Question: The speed limits posted in yellow, sometimes below another sign, is this a suggested speed? For example, you have a person on a road with a 50 mph posted speed limit (white sign). They approach a turn with a yellow 20 mph sign, but take the turn doing 50 mph. There is an officer running radar coming out of the turn.
Can this person be stopped for violating the 20 mph? Then you have another person on the same road and they enter the turn at 50 mph and get into an accident. Can this person be cited for violating the yellow sign of 20 mph?
Answer: The speed limit posted on the yellow sign is a suggested or recommended speed for the roadway character. I don't believe any infractions will be written for exceeding the recommended speed.
It would be possible to issue the infraction for speed too fast for conditions, improper lane travel (if you crossed out of one lane into another), failure to use due care and caution, etc. It would be especially likely that an infraction would be written for the driver that caused the crash, but not for failure to obey the "recommended speed." The recommended speed is set by the traffic engineers based on a number of factors including the roadway type, curve, bank, visibility, etc.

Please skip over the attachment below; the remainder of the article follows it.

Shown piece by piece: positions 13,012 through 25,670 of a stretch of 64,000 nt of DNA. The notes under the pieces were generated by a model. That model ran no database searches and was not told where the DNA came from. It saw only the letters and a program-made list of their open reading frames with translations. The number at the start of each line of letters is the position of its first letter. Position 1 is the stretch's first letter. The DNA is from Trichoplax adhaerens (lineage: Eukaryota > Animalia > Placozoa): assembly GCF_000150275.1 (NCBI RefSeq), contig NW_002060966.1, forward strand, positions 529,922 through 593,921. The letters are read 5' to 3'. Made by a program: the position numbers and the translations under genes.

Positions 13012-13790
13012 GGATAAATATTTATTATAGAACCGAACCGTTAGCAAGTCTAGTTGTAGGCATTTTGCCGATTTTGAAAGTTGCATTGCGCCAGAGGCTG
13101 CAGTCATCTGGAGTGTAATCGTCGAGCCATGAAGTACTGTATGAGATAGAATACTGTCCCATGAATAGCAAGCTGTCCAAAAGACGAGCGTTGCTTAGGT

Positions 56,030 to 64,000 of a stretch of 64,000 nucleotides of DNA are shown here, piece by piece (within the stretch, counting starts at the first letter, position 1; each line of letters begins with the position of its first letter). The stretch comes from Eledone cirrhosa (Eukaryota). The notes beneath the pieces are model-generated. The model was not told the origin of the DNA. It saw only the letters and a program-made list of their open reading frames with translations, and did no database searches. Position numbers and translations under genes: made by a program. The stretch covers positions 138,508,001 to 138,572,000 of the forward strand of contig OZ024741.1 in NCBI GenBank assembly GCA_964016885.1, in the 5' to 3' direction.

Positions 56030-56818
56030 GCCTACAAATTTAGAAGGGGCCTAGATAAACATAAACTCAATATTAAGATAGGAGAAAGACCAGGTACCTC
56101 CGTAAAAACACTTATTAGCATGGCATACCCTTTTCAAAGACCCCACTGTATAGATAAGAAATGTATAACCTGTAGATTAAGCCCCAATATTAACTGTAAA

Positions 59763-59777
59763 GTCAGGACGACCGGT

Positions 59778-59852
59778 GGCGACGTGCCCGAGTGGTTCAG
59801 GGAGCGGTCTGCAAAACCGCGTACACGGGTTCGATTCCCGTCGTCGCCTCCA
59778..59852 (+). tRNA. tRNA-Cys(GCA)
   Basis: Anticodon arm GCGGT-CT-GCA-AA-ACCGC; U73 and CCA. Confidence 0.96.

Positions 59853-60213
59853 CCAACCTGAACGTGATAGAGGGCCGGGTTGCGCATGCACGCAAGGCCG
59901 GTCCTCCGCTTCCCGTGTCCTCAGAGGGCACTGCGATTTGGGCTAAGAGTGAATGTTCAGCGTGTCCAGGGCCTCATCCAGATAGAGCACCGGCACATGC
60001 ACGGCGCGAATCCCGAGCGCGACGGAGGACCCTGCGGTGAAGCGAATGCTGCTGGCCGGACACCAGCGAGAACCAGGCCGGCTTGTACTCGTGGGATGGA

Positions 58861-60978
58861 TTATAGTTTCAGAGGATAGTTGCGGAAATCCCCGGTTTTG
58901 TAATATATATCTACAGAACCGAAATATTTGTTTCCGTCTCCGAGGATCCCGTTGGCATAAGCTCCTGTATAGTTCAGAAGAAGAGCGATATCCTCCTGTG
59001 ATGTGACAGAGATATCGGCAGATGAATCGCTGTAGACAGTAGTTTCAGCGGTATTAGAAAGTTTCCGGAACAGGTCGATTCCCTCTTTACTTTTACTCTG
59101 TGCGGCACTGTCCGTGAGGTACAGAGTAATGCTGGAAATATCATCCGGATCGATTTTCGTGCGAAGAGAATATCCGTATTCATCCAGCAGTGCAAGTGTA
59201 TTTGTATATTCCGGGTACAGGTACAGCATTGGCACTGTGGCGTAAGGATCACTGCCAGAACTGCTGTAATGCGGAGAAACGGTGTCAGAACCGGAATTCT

Q: I have noticed consistently, and for many years, that while cars and light trucks tend to stay mostly within a few miles per hour of the posted speed limit, semi trucks regularly travel more than 10 mph over the posted "truck" speed limit. Are those posted truck limits actually laws, or are they merely advisories similar to the speed signs posted at corners?
A: The truck speed limit signs are actual enforceable speed limits. They apply to most commercial vehicles and any vehicles towing trailers.
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David Wright is a retired officer from the Bellingham Police Department who is now on the Whatcom County Traffic Safety Task Force.